Posted by Brad @ 6:28 pm on March 15th 2007

Rethinking Monopoly

In the New Yorker’s most recent Financial Pages section, there’s a nifty little one-page writeup of the proposed merger between XM and Sirius, the two satellite radio companies that almost literally control 50% of the satellite radio market each. Their merger would then, of course, result in a pretty much 100% total monopoly of satellite radio.

There is of course a knee-jerk reaction in favor of anti-trust laws and monopoly-busting in this country, and that’s all well and good when it’s truly leveled against companies that are clearly unleveling the playing field unfairly. Even Libertarianism grudgingly concedes that no market can be anarchic, that a bare minimum regulations and enforced laws against force and fraud are required to make sure that free markets are really free.

But it’s not as simple an issue as market share. In the case of the two satellite radio giants (well, giants in satellite radio, anyway), are they really competing against each other, or competing against commercial radio generally (AM/FM, HD and Internet Radio, the whole bag)?

Where do you draw the line, in terms of what you consider the market? If you’re making bananas, do you say “the banana market” or the “fruit market” or the “food market”? Where you draw that line is a big question, and the most fundamental concern for anybody trying to enforce a free market.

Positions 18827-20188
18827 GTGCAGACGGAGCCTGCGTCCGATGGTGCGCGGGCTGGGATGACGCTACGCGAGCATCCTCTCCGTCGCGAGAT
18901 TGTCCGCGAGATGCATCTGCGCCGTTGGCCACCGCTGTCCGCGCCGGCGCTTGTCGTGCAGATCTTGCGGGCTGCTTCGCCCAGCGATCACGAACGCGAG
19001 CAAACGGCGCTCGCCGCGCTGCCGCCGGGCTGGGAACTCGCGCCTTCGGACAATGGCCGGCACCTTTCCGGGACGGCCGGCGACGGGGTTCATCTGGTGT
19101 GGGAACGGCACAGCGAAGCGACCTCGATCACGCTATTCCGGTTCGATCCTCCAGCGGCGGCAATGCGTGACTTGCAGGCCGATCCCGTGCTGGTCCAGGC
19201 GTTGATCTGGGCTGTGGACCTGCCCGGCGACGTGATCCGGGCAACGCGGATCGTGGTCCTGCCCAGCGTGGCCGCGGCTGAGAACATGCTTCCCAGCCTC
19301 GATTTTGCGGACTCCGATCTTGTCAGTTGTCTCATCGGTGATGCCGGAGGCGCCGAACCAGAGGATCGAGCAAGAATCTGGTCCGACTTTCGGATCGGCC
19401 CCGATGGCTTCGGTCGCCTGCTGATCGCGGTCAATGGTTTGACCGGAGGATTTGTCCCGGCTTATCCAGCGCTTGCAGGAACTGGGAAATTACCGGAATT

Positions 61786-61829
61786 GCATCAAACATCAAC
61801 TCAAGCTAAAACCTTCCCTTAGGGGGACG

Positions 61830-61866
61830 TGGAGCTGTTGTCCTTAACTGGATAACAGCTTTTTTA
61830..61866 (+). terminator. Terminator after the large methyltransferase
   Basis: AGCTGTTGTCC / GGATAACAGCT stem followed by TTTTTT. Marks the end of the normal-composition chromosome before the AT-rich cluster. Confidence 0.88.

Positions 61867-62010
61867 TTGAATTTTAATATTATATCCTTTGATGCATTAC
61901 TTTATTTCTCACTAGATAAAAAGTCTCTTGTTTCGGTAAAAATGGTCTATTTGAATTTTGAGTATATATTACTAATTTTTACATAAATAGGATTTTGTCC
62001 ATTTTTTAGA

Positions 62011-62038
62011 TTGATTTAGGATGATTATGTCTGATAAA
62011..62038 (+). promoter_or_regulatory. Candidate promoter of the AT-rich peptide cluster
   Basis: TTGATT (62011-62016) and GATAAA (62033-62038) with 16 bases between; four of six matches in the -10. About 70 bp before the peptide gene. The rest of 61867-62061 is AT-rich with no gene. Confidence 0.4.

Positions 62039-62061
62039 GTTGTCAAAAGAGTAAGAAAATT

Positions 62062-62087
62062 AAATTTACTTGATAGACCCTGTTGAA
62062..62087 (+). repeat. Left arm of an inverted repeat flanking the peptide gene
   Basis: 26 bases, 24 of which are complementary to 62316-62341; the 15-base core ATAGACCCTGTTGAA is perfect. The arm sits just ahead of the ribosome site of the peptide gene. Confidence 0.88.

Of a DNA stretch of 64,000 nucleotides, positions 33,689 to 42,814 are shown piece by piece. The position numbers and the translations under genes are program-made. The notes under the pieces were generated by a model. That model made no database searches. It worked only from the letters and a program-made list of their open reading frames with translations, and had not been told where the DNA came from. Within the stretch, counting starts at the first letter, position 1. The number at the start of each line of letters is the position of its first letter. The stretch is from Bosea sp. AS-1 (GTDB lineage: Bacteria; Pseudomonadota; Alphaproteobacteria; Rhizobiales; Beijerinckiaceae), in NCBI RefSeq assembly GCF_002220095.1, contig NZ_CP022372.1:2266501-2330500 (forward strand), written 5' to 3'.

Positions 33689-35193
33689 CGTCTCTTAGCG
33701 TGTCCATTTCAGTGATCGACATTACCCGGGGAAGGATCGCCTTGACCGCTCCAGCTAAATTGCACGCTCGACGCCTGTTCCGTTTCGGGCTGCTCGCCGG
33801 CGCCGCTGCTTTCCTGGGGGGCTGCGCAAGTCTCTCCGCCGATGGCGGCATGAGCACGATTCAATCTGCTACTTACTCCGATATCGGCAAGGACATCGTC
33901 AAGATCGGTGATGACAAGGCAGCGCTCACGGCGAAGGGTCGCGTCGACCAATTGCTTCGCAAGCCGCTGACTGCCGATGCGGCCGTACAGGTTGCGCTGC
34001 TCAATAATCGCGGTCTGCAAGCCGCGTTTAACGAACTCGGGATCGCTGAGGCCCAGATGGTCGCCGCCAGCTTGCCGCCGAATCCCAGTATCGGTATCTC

It is also rarely very clear, and requires a great deal of care in policy making, and a constant flexibility in enforcement. You don’t want anti-trust laws that are wishy-washy and mushy, inconsistently applied. But you also don’t want anti-trust laws that are iron-fisted and set in stone, and that are oblivious in the face of real and ever-changing market realities. The latter can create conditions which are problematic in the very same way that you had intended to avoid; it can tilt markets unfairly, stifle competition along more important lines, and lead to consumers getting the short end of the stick.

My own opinion is that Sirius and XM should be allowed to merge, but the satellite radio market should then be kept under a real close watch. Ultimately, for there to BE a satellite radio market at all, competition must be created BETWEEN radio markets. And the best bet for that is to allow the merger, and see what happens.

As somebody that’s pondered satellite radio but ultimately decided against it, I can tell you that the reason I chose to not go that route is BECAUSE of the competition between the two stations, and the instability and split-offerings that that’s created. Strangely, but not paradoxically at all, it’s too much choice that has resulted in too little competition in radio markets.

And, for the record, this example generalizes. Think about it, the next time mergers and monopolies get discussed.

1 Comment »

  1. […] posted about it before, but the proposed XM/Sirius merger continues to interest me, as an intriguing test case in the new […]

    Pingback by The Crossed Pond » The Great Satteline Radio Antitrust Smackdown — 4/30/2007 @ 12:32 am

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